The sector-linking hydrogen economy heats up
First envisioned in the 1970s, the hydrogen economy has been held back due to high costs and lack of infrastructure. In recent years, however, momentum has been building as a confluence of factors drives increased interest and investment.
Policymakers are supporting hydrogen as a tool to decarbonize the global economy — a huge challenge, especially in some sectors where hydrogen could perform well, such as heavy transportation. Technology improvements are driving interest: Fuel cells and electrolyzers continue to fall in price, even as renewable feedstock electricity from wind, solar photovoltaic and other sources hits new low costs. As these and other drivers coalesce, corporations have been contributing to the momentum with investments across the hydrogen value chain to stake out positions in this developing market.
- Decarbonization of existing production of grey hydrogen, so named because it is generated from fossil fuels — especially natural gas and coal. Several decarbonization pathways exist, including blue hydrogen (capturing carbon emissions at the point of production) and green power-to-gas (generating hydrogen with an electrolyzer, driven by renewable electricity). Decarbonization is being driven by policy requirements, corporate sustainability initiatives and a growing recognition that the economics of cleaner hydrogen are improving.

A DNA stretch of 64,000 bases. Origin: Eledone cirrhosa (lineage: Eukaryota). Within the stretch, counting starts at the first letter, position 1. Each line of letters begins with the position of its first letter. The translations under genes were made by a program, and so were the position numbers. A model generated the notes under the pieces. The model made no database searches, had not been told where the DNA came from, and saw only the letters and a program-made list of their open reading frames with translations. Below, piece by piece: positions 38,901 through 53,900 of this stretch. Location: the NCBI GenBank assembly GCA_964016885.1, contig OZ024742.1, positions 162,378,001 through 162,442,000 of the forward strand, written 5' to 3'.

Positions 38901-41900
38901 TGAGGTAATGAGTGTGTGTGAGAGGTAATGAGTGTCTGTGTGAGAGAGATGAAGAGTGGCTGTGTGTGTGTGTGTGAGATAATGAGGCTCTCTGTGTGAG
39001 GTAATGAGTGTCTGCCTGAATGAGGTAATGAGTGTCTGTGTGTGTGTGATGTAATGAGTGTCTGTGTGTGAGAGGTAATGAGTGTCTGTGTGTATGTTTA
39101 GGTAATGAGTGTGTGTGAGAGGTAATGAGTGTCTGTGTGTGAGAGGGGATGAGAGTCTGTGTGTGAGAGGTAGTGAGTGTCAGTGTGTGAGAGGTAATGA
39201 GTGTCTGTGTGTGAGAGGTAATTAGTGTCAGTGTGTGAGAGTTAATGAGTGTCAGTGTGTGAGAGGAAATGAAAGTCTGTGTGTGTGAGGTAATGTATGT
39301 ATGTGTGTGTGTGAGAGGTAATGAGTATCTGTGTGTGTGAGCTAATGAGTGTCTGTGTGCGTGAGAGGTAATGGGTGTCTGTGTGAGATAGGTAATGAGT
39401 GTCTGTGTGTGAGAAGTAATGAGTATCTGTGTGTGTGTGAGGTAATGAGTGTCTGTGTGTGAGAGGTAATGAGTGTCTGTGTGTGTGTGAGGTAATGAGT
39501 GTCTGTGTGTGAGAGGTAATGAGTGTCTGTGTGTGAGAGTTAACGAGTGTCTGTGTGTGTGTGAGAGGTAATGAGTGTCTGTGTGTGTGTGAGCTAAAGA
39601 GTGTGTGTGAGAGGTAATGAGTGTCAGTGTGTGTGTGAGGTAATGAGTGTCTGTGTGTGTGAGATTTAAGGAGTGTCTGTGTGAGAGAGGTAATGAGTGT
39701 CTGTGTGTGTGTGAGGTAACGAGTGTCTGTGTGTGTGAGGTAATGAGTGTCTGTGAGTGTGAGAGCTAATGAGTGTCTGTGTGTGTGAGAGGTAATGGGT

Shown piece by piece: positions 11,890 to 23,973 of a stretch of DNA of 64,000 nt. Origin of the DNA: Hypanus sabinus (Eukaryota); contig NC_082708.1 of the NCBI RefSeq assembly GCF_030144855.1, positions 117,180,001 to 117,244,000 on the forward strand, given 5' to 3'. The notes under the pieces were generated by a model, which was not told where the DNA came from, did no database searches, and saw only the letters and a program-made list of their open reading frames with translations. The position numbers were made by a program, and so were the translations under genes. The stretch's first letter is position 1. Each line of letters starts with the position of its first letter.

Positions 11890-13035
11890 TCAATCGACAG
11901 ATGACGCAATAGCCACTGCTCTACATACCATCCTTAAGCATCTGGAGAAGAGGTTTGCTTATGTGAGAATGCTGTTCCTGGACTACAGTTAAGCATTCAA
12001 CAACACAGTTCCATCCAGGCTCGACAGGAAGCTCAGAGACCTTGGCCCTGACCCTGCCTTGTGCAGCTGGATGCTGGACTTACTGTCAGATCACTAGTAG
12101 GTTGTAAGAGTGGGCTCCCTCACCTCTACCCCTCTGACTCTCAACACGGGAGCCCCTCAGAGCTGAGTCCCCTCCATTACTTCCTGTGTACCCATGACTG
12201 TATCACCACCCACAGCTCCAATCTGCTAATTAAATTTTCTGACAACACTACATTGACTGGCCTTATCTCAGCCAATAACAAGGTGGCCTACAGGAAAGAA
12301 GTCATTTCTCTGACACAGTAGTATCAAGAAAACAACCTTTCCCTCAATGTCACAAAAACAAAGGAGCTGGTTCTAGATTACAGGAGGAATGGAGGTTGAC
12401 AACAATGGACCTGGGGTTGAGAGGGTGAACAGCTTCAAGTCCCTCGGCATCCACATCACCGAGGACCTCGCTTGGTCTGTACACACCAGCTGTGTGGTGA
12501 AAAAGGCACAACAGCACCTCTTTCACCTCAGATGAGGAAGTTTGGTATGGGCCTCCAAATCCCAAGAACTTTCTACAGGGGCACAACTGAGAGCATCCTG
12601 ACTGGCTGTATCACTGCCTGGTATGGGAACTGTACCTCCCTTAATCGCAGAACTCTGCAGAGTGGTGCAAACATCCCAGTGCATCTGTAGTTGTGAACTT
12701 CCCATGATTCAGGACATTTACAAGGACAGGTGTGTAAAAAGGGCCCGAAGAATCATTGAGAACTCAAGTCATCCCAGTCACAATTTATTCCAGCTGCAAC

- Emerging hydrogen end uses such as transportation, seasonal energy storage and global energy trade. These uses account for much less demand today than industrial uses; however, they are growing more quickly with far greater future potential. These end users demand all types of hydrogen, be it grey, green, blue or a mix.
Against this backdrop of disruption, diverse new stakeholders are joining the hydrogen value chain, forming links between sectors such as transport, electricity and industry. While some see an immediate commercial opportunity, others are wading in more slowly to stake out their place in the future value chain.